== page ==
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Motor System

Author(s): Nancy Moreno, PhD, Leslie Miller, PhD, Barbara Tharp, MS, Katherine Taber, PhD, Karen Kabnick, PhD, and Judith Dresden, MS.
Motor System

Students explore neurons and one of the communication networks of the body, the motor system, which is involved in producing movement of the body or parts of the body by way of cellular communication to and from the brain.

The Motor System Teacher’s Guide gives students an opportunity to investigate the anatomy of neurons, involuntary and voluntary movements, reflexes, where memories involved with movement are stored in the brain, areas in the brain involved with movement, the roles of the motor cortex and spinal cord, and how muscles and nerves work together to produce movement. Inquiry-based activities in the teacher’s guide allows students to answer the following questions. 

  1. Signals and Synapses - What is the basic building block of the nervous system?

  2. Make a Neuron - What are the parts of a neuron?

  3. Eye Openers - What are involuntary movements?

  4. Real Knee Jerkers - What are reflexes?

  5. Practice Makes Perfect - How are motor programs created and stored?

  6. Take a Walk - Why does the brain store memories of how to do things?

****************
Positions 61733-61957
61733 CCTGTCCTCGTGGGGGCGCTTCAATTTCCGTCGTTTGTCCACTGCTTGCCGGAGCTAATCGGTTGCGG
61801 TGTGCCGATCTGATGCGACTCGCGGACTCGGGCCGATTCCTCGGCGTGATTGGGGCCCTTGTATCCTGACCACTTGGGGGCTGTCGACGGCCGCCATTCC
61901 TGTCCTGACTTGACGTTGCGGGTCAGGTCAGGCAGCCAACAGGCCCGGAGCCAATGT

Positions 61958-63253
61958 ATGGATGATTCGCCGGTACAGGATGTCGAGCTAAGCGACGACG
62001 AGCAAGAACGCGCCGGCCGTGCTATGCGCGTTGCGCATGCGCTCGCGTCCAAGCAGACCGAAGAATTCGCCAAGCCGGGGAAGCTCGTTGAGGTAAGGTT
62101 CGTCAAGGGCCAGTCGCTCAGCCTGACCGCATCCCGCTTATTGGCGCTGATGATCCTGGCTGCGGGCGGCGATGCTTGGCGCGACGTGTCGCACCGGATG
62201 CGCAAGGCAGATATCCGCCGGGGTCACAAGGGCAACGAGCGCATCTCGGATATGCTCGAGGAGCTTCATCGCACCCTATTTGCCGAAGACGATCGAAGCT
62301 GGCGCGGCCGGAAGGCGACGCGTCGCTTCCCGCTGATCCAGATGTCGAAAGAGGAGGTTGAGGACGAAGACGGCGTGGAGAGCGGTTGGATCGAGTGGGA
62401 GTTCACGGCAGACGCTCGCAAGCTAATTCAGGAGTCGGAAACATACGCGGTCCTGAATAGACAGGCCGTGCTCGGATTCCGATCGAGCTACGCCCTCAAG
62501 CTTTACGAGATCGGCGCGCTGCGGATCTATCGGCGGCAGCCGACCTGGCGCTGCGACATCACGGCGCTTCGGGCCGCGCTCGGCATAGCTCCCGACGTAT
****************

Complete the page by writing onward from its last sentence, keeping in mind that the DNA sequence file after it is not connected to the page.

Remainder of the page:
7. My Motor Strip - What role does the motor cortex play in movement?

  8. Motor Model - Where is the spinal cord and how is it protected?

  9. Moving Biographies - How do people with motor system diseases or problems lead productive lives?

  10. Kids on the Move - How do the nervous system and muscles work together to produce movement?

The guide also is designed to be used with integrated components of The Motor System unit: Trouble at Tsavo: The Tale of the Black Rhino (storybook), The Motor System Explorations (student magazine), and The Motor System: The Reading Link (language arts worksheet activities related to the storybook).

Although the activities are most appropriate for use with students in grades 3–5, the lessons are easily adaptable for other grade levels. The guide also is available in print format.

Download: The Motor System

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Funded by the following grant(s)

Science Education Partnership Award, NIH

Grant Number: R25 RR09833